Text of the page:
Berkeley Haas | Mr. Upward Trend
GMAT 730, GPA 2.85
MIT Sloan | Mr. Unicorn Strategy
GMAT 740 (estimated), GPA 3.7
Stanford GSB | Mr. Financial Controller
GRE Yet to Take, Target is ~330, GPA 2.5
Harvard | Mr. Data & Strategy
GMAT 710 (estimate), GPA 3.4
Kellogg | Mr. Class President
GRE 319.5, GPA 3.76
Stanford GSB | Mr. Army Man
GRE 330, GPA 3.25
Stanford GSB | Mr. S.N. Bose Scholar
GMAT 770, GPA 3.84
MIT Sloan | Mr. Surgery to MBB
GMAT 750, GPA 3.4
Foster School of Business | Mr. Tesla Gigafactory
GMAT 720, GPA 3.0
Chicago Booth | Mr. PM to FinTech
GMAT 740, GPA 6/10
Cornell Johnson | Mr. Emporio Armani
GMAT 780, GPA 3.03
MIT Sloan | Mr. Generic Nerd
GMAT 720, GPA 3.72
Columbia | Mr. Alien
GMAT 700, GPA 3.83
Harvard | Ms. Media Entertainment
GMAT 740, GPA 3.3
Berkeley Haas | Ms. Jill Of All Trades
GRE 314, GPA 3.36
Ross | Mr. NCAA to MBB
GMAT 710, GPA 3.2
Harvard | Mr. Finance in Tech
GMAT 760, GPA 3.9
Stanford GSB | Mr. Global Energy
GMAT 760, GPA 7.9/10
Chicago Booth | Mr. Indian O&G EPC
GMAT 730, GPA 3.75
Tuck | Ms. Green Biz
GRE 326, GPA 3.15
Wharton | Ms. Female Engineer
GRE 323, GPA 3.5
Stanford GSB | Mr. Global Innovator
GMAT 720, GPA 3.99
London Business School | Mr. CFA Charterholder
GMAT 770, GPA 3.94
Tuck | Mr. Federal Civilian
GMAT 780, GPA 3.4
Kellogg | Mr. Texan Adventurer
GMAT 740, GPA 3.5
London Business School | Mr. Impact Financier
GMAT 750, GPA 7.35/10
Kellogg | Mr. Defense Contractor
GMAT 730, GPA 3.2

B-Schools With The Fastest Return on Debt


There are two ways to make a big ticket purchase. You can target lowest price, where you emphasize basic functionality and the here-and-now. Or, you can pay for quality, certain that longevity will ultimately yield the bigger return over time. The same is true of business school. Enroll in a T14 program and you’re almost certain to come away with six-figure debt. Then again, your odds of snagging that posh job that offsets your debt increases exponentially.

In other words, business school debt introduces you to the cornerstone concept of any core finance class: risk and return. If you’re risk averse, you’ll enjoy your fastest return at Brigham Young University — at least initially. If you take the long view, there’s no better investment than Stanford.

Those were two key findings in SoFi’s “No BS 2017 MBA Rankings,” which focuses on return on education. Here, SoFi, short for Social Finance and a leader in student loan refinancing, jumps into the salary-to-debt fray, by mining the 60,000 applications it received from January 2014 to September 2016. The data is based exclusively on MBAs with an average of three years of work experience since graduation.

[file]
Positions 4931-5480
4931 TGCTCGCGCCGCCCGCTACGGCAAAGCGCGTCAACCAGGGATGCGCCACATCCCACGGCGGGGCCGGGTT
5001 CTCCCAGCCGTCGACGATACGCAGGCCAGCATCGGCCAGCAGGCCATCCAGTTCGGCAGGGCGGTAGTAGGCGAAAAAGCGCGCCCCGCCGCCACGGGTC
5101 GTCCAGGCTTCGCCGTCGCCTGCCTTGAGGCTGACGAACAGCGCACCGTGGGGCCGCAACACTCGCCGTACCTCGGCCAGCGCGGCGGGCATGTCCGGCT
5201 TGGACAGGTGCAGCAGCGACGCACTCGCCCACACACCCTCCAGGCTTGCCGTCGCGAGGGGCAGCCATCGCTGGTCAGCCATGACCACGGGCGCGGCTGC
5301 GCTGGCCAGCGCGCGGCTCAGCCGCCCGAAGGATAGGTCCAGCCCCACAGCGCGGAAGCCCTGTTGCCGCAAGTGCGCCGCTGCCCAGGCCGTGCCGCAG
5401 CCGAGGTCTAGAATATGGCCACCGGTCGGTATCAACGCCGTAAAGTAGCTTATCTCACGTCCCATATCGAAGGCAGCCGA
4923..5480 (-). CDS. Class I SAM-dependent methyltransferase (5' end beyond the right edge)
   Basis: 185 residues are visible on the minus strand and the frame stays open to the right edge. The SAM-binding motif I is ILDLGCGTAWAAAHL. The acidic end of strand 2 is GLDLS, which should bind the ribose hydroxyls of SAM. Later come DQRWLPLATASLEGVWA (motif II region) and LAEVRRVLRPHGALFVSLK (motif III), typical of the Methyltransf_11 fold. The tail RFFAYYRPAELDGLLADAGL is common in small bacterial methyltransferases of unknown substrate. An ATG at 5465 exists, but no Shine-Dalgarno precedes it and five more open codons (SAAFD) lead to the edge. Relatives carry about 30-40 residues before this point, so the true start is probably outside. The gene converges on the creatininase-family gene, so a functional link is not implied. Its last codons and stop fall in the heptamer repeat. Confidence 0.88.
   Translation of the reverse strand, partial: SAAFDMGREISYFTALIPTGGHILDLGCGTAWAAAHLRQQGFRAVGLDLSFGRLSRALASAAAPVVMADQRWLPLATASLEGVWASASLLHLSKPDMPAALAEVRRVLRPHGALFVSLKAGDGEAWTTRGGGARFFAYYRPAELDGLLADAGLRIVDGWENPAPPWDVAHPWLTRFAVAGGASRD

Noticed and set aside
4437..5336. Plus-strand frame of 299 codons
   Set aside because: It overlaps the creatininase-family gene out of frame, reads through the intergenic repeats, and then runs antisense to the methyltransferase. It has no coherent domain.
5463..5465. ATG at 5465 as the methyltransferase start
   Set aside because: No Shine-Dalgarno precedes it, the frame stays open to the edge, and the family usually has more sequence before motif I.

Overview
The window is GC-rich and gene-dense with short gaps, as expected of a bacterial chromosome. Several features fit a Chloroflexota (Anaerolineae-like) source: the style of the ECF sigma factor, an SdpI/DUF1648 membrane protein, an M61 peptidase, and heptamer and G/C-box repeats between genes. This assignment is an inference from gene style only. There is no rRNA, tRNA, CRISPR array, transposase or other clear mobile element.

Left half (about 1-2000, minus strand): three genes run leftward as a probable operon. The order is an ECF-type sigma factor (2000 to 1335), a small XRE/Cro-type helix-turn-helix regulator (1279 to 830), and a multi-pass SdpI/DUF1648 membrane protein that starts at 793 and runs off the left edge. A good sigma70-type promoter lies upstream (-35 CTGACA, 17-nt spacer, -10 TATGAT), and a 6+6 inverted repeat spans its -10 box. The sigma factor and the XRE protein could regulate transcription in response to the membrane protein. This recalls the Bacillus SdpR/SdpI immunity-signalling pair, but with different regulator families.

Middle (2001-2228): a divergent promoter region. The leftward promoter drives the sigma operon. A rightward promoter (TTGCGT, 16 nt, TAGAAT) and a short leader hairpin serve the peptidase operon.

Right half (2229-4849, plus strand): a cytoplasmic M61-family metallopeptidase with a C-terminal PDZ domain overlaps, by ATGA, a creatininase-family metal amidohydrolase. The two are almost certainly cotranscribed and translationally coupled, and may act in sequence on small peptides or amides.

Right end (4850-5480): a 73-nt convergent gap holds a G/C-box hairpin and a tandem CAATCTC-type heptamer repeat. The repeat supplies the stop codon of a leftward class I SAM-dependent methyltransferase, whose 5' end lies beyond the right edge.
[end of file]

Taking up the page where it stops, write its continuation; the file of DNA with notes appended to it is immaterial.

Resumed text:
SoFi CEO Mike Cagney, right, and company CFO/COO Nino Fanlo

SoFi CEO Mike Cagney, right, and company CFO/COO Nino Fanlo

According to SoFi’s data, the average salary for business school graduates is $86,919, which includes MBA programs ranging from Harvard Business School to Virginia Tech to Strayer University. The average debt for these MBAs was $70,614, with the average salary-to-debt ratio being 1.2.

For students hoping to double their pay, BYU’s Marriott School of Management is the place to be. Graduates grossed $109,383 per year early on, more than twice the debt they incurred ($54,704). The reason? Start with low tuition. Last year, LDS members paid just $11,970 a year in tuition. For non-members, the sticker price came to a modest $23,940. Compared to other religiously-affiliated MBA programs like Georgetown ($53,850) or Notre Dame ($48,530), Marriott is a steal. The school also estimates additional costs, such as cost of living and books to come to $20,280, roughly the same as other programs.

Finishing second in salary-to-debt ratio was Villanova University. At this program, graduates averaged $120,241 in pay — nearly $11,000 more than Marriott grads. They also racked up nearly $7,000 more in debt. However, Here’s the twist: Villanova doesn’t offer a full-time MBA program. Instead, it caters to the part-time, executive, and online populations. This exposes a flaw in SoFi’s methodology: it doesn’t separate full-time MBAs from working professionals, who enjoy the advantage of likely remaining in their current firms and receiving finance assistance from them for school.

That isn’t an issue for Stanford, which only offers a full-time MBA degree (along with non-degree executive education programs). Turns out, Stanford rounds out the top three in terms of the best salary-to-debt ratio.  Stanford MBAs earned paychecks of $160,000 according to SoFi, the third highest pay among all MBA programs. At the same time, grads averaged just $86,942 in debt, second-lowest to USC (Marshall) among schools ranked in the top 20 by SoFi. This news should come as little surprise. In a 2014 survey by Poets&Quants, 52% of Stanford MBAs were on scholarship, which averaged $35,830 (highest among the top 25 MBA programs) and covered 31% of gross tuition.

Go to next pay to see Pay vs. Debt data for the Top 20 MBA programs.